“We’re also pretty sure that launch day will have some excitements that we didn’t expect,” she says. “Clone states is a huge change that impacts almost everything about EVE and all the services and processes that we run behind the scenes to make EVE work.” Consequently, the team has asked for patience if there are catastrophes and help pinpointing issues and reporting bugs. That goes for feedback on the EVE Portal app as well, which launched last week.
She does note that players who’ve written guides or other useful bits for new players should send them along to the dev team for inclusion in an upcoming blog post.
“It’s almost showtime,” she grins. “Let’s show some new people what it’s all about.”
If there is one consistent inconsistency among MMORPG studios, it is that teams keep swinging back and forth on pursuing the expansion model. How many times have we seen an MMO go from releasing regular expansions to attempting a monthly or quarterly content update schedule… and then abandon that after a while for more expansions? It is almost as if teams keep discovering how exciting and wonderful (and even profitable) expansions can be for the first time.
Believe it or not, right now we are in the middle of a major expansion boom in the MMO genre. Already this year we have enjoyed several expansion drops, including Destiny: Rise of Iron, EVE Online: Citadel, Trove: Mantle of Power, Star Trek Online: Agents of Yesterday, and of course, World of Warcraft: Legion.
We have even more on the horizon: More than a dozen MMOs and online ARPGs have expansions in the works, with five coming out this November alone. To help you keep all of these expansion projects straight, we’ve compiled a list of them, what each contains, and a rough timeline of when players might get to enjoy them.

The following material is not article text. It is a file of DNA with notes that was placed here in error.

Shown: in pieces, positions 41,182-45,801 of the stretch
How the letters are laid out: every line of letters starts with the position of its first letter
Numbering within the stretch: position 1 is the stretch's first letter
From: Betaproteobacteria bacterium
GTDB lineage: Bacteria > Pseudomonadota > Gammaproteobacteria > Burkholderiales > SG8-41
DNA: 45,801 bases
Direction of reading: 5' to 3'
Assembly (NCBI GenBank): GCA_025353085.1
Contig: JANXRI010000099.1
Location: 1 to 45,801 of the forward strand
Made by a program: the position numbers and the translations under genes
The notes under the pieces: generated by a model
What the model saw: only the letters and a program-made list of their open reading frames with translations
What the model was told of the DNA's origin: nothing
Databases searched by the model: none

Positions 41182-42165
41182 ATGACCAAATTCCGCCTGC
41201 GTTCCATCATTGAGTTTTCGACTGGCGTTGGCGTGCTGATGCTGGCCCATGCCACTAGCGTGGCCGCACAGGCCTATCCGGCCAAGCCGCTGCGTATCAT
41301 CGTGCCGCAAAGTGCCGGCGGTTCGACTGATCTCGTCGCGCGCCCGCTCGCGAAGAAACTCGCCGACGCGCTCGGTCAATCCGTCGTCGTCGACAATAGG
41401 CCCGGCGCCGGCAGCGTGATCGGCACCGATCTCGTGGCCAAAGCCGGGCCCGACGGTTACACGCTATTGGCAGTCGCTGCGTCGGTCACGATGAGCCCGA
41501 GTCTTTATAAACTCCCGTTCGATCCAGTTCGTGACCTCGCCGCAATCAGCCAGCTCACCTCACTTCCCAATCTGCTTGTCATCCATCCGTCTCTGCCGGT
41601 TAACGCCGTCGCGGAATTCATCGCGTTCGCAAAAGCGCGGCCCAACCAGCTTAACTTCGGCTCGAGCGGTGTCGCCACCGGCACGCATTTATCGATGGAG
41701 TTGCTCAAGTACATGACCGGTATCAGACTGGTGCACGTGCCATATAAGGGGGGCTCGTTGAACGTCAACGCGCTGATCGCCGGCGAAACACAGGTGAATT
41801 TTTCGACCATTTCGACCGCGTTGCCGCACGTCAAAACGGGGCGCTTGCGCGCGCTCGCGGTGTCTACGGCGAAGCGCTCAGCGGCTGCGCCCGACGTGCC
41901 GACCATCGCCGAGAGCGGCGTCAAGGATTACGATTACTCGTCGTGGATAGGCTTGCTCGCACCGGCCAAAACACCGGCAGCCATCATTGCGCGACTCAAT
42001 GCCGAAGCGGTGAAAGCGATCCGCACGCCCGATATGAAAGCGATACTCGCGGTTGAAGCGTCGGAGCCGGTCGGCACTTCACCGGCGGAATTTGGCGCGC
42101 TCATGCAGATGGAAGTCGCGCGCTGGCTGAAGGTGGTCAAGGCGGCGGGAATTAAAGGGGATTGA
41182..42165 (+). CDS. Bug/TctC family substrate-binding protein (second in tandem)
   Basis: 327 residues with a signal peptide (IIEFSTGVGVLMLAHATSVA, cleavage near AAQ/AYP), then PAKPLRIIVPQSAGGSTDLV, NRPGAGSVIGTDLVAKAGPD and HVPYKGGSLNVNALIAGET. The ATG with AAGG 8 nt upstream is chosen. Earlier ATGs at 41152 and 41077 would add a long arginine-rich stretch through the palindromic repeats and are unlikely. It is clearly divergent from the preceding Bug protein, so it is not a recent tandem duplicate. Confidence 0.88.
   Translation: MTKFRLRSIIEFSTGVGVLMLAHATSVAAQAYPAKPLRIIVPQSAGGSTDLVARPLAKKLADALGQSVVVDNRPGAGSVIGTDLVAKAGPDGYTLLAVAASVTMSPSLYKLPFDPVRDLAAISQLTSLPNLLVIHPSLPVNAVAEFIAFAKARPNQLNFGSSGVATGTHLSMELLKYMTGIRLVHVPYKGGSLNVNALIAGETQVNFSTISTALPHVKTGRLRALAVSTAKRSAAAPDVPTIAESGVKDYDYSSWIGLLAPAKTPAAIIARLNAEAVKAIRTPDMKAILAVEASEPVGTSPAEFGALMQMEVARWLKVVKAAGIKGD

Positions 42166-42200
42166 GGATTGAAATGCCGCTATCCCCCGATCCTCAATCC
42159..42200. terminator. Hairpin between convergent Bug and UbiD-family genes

Well, there you have it. After 12 months of anticipation, the 2016 Samhain event in The Secret World is here. And I most definitely have a few things I want to say about it… but right now is not the time. One, we have not quite reached the conclusion yet, so what happens between now and then could change things a bit. It would be fairer to reserve full judgment until the entire event unfolds. Two, the event is ending really soon, so to make sure everyone can take advantage of it, I have to get a guide out now! The Rider Cometh ends on November 8th, so you have less than a week to try to get all the loot and all the lore before it gallops off until next year.
And don’t forget during that time you can (and totally should!) do all the previous Samhain missions as well. We’ve got nifty guides to The Seven Silences, The Broadcast, Spooky Stories, and The Cat God to help you finish them up before they too are gone.
Every year, BlizzCon arrives. And every year, Bree and I sit down and liveblog about the most pertinent event for our readers to follow along at home because we love you. We just don’t love you enough to put on pants and head to California. That’s expensive.
The part where we go to California, that is. Pants are not expensive. We both own at least one pair of pants. I own several, but I don’t want to presume to speak for Bree. [Do PJ pants count? -Bree]
Of course, all of this raises a rather important question: What can we expect from this year’s BlizzCon? Unlike last year, this year we don’t have a new World of Warcraft expansion coming down the pipe, and the game just received its first big post-launch patch. What new and exciting things will be revealed at BlizzCon? What should we keep our eyes on? What will have exciting new developments added into the comments as it happens? Why did we have to suffer through Metallica and Linkin Park in previous years when we could have had Weird Al all along? Read on for the answers to some of that as we look at what to expect from this year’s BlizzCon!
Last year when EverQuest II had a prelude event before the launch of its expansion, it was a two-parter. And thanks to logistics at the time, I ended up missing participating in the first half, a fact that bugged me all year. And still does honestly! I hate missing EQII events, especially one-off live events that will never return. So I was prepared and ready to go for this year’s pre-expansion event. I was excited to dive into these public quests that popped up over a variety of zones; I was going to fully participate this time around and not miss out on any of the things. Besides doing something that is new, you know it’s about collecting all the things! And I wanted All. The. Things.